Based on my experience, if you ask a Bible-believing business professional to name a passage of the Bible that relates to doing business, the person will most likely first mention the “Parable of the Talents” (Matthew 25:14-30). Here are five reasons why I think this parable resonates with Christian business professionals.
The Parable of the Talents gives us a perspective of God that we don’t usually hear about in modern churches on Sunday morning. In this parable, God isn’t being presented as Father, Son, Holy Spirit, Savior, Friend, Creator, or Miracle-Worker. He is being portrayed as a businessman.
Approximately 90 percent of the working population in the United States works in a for-profit company. Because they spend a significant portion of their lives in a business setting, viewing God as a businessman comes quite naturally for many of these business professionals.
In the parable, the Master gave a clear challenge and assignment to his stewards: “bring back more money than I’m giving you.”
Business professionals like a good challenge when it is accompanied by clear expectations, especially when it comes to generating income.
The stewards in the Parable of the Talents worked in an economic system in which they could be rewarded in proportion to their efforts and productivity. The parable seems to imply that God rewards hard work, an ethic that any successful business professional can appreciate. Business professionals enjoy working in environments where they can be rewarded for their diligence and results.
In the parable, the diligence and productivity of the two faithful stewards is contrasted with the slothfulness of the “wicked, lazy slave” (Matt. 25:26). Not only does God reward diligence, he punishes laziness. This is how the marketplace works, and business professionals usually can appreciate that.
Although the Master didn’t give each of the three stewards equal amounts of currency, they each received at least one talent to invest. A single talent was equivalent to the standard pay for approximately 20 years of labor (about $500,000 USD), a significant amount of money.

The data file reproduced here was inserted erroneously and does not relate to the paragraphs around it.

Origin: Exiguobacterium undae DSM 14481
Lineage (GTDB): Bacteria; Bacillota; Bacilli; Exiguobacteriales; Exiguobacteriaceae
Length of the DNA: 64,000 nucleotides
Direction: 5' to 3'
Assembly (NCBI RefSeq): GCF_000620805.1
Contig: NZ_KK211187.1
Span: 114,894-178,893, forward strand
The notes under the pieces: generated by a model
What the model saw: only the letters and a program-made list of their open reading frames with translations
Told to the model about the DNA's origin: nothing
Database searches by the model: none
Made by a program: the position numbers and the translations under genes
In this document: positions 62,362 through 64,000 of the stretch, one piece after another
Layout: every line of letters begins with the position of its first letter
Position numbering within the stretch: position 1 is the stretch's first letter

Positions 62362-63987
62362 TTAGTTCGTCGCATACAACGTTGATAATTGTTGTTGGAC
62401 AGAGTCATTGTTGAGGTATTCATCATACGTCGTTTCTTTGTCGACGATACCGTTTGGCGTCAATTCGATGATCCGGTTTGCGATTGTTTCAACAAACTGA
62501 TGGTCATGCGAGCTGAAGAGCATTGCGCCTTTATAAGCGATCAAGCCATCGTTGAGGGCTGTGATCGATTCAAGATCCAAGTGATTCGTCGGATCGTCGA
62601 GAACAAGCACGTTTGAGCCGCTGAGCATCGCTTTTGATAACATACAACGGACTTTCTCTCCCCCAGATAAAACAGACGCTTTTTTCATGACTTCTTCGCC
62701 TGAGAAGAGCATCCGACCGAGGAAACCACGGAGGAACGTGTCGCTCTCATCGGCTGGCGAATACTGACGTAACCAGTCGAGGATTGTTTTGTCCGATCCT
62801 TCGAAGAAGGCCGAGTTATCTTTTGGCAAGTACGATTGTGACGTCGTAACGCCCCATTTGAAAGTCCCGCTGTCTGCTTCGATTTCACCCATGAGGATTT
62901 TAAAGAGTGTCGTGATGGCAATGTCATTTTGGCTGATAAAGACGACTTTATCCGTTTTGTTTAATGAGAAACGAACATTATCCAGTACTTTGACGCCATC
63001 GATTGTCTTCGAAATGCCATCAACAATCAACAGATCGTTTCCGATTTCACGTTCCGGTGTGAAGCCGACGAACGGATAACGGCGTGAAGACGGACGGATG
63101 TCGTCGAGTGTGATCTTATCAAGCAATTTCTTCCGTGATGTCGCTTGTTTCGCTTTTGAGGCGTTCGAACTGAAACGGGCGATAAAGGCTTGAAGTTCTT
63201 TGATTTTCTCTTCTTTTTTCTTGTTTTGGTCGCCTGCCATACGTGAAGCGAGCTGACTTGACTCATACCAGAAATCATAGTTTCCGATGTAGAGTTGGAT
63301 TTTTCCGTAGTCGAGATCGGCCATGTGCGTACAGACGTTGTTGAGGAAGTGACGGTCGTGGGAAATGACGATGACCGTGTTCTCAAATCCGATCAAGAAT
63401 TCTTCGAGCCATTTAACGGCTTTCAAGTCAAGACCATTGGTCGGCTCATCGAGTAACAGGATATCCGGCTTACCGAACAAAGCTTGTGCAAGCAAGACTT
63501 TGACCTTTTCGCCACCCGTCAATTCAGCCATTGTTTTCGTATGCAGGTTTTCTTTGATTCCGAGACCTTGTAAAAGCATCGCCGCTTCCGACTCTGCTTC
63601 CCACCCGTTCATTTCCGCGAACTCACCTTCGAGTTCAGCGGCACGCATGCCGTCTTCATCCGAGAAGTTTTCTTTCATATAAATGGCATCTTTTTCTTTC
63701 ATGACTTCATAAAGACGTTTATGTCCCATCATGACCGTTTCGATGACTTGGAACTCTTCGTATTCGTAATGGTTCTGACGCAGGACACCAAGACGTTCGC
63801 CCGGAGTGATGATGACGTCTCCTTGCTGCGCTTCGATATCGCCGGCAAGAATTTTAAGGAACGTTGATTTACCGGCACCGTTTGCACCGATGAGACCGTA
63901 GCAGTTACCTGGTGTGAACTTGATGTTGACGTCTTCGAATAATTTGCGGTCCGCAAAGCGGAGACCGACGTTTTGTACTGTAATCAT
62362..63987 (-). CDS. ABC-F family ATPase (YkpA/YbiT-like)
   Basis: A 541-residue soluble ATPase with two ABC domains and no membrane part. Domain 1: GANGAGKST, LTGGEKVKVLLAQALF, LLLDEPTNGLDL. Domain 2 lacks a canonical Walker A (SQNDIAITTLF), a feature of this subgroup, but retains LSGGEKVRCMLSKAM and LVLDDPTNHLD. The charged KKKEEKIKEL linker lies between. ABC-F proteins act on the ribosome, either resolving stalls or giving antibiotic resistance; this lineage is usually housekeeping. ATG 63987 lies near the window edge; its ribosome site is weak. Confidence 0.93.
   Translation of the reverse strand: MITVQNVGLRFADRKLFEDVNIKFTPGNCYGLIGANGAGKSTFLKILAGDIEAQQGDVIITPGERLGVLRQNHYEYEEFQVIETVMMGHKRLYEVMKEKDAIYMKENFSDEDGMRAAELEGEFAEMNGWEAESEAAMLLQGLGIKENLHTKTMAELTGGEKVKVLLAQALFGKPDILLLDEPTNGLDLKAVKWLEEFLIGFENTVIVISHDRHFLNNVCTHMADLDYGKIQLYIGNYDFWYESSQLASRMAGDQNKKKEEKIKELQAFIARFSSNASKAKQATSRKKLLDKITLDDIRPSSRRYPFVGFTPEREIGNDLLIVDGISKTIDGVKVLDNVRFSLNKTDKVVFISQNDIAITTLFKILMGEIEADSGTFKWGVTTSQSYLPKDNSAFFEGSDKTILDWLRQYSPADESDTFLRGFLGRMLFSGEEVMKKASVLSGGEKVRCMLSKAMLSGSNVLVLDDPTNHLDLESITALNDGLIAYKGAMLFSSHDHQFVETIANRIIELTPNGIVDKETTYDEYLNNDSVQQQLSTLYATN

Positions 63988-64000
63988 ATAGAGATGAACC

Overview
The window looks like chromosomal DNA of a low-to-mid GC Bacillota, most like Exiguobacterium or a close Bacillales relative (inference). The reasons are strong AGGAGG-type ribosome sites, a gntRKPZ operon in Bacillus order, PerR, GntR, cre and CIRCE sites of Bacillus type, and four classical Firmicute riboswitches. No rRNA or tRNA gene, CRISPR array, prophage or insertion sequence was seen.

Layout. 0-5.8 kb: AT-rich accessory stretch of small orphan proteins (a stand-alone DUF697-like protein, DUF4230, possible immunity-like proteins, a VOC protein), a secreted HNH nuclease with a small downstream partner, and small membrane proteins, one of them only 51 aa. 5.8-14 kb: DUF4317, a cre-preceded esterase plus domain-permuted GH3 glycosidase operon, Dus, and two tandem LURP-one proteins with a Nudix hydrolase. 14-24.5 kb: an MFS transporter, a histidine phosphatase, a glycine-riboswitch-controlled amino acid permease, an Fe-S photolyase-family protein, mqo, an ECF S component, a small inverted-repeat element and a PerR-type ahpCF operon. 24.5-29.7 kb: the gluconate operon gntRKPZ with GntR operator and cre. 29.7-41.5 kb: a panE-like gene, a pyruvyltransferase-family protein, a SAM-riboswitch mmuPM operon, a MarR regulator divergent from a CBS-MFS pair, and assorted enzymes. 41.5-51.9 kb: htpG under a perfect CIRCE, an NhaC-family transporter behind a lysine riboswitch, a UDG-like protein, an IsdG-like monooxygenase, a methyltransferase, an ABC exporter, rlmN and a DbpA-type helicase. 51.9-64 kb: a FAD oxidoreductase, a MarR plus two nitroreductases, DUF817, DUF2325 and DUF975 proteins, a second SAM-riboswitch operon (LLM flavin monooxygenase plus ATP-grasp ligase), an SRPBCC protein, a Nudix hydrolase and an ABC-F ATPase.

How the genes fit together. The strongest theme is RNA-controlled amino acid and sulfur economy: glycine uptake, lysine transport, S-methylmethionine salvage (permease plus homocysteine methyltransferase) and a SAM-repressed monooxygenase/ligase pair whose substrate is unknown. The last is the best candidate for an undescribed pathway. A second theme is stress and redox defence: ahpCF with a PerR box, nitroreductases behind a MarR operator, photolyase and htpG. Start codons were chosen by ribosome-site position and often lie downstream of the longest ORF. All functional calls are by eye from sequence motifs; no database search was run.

Before the master went away on his journey, he told three of his stewards, “I’m leaving, and I’m placing you three in charge.” The master would not have entrusted his possessions to the stewards if he didn’t trust them.
The parable seems to imply that God has entrusted a certain amount of decision-making autonomy to his people. Consider what God has entrusted to his people:
When the Master returned from his journey, he said to one of the two diligent stewards, “Well done, good and faithful slave. You were faithful with a few things, I will put you in charge of many things; enter into the joy of your master” (Matt. 25:23). Accepting and honoring the Master’s trust resulted in even more responsibilities for the two faithful stewards.
When the Master returned, notice that he didn’t say to them, “Now give me my money and get back to work!” Instead, he invited them to “enter into the joy of your master.” In other words, he wanted them to recognize that they were in partnership together. He didn’t view them merely as peons and tools to get things done. He wanted them to see things from the Master’s perspective.
More than stewards, we are “heirs also, heirs of God and fellow heirs with Christ” (Rom. 8:17). The Parable of the Talents helps to illuminate this reality for us. God wants to partner with us. He wants us to see things the way He sees them.